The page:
Modernista vs. Moderna: A Weekend in Valencia

A welcome long weekend provides Las Chicas with the opportunity to take a quick trip. It’s December and the perfect time to head south to visit Valencia and celebrate an early birthday for Lisa. We look forward to Ciudad de las Artes y Ciencias ,  a Modernist walking tour, and exploring the third largest city in Spain.

Valencia was founded as a Roman colony in 138 BC, and was also the home to El Cid, the hero of Spain’s epic poem.  During the 15th century, Valencia was recognized as a important cultural center.  Memories of this time can be seen in Lonja de la Seda, or “silk exchange”, which now houses the Cultural Academy of Valencia.

image       image

From La Longa we move on to the Central Market, a Modernist building designed in 1914.

image image

image

The market bustles with people, sumptuous foods and an elaborate El Nacimiento display.

image

image

 

 

 

 

 

 

 

 

image

 

 

 

 

 

 

 

 

 

 


A short distance from the Market, we discover El Miguelete, the bell tower for the 14th century gothic-style 
La CathedralBasilica Metropolitana de la Asunción de Nuestra Señora de Valencia.

image

Inside, the sanctuary resembles many cathedrals with one most unusual feature, an Egyptian frieze sharing a side altar space. This same cathedral is rumored to be home to the Holy Grail, the cup that Jesus drank from at the Last Supper. The Vatican has yet to confirm this theory saying the cup (which is not visible) is too ornate for a poor man.

image

Another interesting detail is the windows of alabaster, installed instead of glass, able to withstand the heat of Valencia during the summer months.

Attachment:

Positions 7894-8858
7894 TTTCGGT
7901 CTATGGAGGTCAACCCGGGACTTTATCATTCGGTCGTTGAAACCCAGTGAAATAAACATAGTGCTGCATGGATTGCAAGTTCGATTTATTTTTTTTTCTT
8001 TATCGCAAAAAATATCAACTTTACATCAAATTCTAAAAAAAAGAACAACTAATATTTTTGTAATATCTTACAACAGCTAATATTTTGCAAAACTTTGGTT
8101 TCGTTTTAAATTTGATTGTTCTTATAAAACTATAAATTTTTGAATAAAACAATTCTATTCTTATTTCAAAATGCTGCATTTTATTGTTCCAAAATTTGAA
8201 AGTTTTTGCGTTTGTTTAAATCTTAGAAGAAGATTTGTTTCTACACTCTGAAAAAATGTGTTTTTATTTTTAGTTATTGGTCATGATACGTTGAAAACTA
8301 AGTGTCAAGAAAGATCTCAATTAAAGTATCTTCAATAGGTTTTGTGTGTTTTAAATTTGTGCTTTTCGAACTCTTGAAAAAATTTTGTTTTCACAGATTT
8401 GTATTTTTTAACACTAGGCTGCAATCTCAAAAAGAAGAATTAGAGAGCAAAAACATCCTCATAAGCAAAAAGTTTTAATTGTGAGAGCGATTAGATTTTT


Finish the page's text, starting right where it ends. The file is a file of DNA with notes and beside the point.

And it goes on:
image

Throughout the weekend Las Chicas explore other Modernist sights in the city,

image

image

image

image

image

image

… especially the Mercado de Colón.

image

image

image

In the evening we enjoy a paseo amidst the holiday decorations.

image

image

image

The weekend is not complete without seeing Valencia’s modern complement,  Ciudad de Ciencias and Artes, with its buildings full of light and symmetry.

image

image

image

image

Our Docent cards from school provide us free entry and we visit a couple of the exhibits. The first is reminiscent of the Wegner exhibit at the design museum in Copehagen (although pequeño in comparison). The exhibit includes “The Granada” chair.

image

There is also a small bike exhibit,

image

… an interesting artistic representation of DNA…

image

… and chromosomes in the Chromosome Forest.

image

Mary especially likes the sundail,

image

… and Lisa, the great patterned shadows on the stairs.

image

On the train back to Barcelona, we pass through kilometers of orange orchards. Brought to Spain by the Moors, oranges remain a popular symbol of Valencia, perhaps more familiar than El Cid, the Holy Grail, and the starchitecture of the Ciencias and Artes.

© 2014 by Lisa Howells and Mary Reynolds. All rights reserved.

Advertisements

2 responses to “Modernista vs. Moderna: A Weekend in Valencia

Leave a Reply

Fill in your details below or click an icon to log in:

WordPress.com Logo

You are commenting using your WordPress.com account. Log Out / Change )

Twitter picture

You are commenting using your Twitter account. Log Out / Change )

Facebook photo

You are commenting using your Facebook account. Log Out / Change )

Google+ photo

You are commenting using your Google+ account. Log Out / Change )

Connecting to %s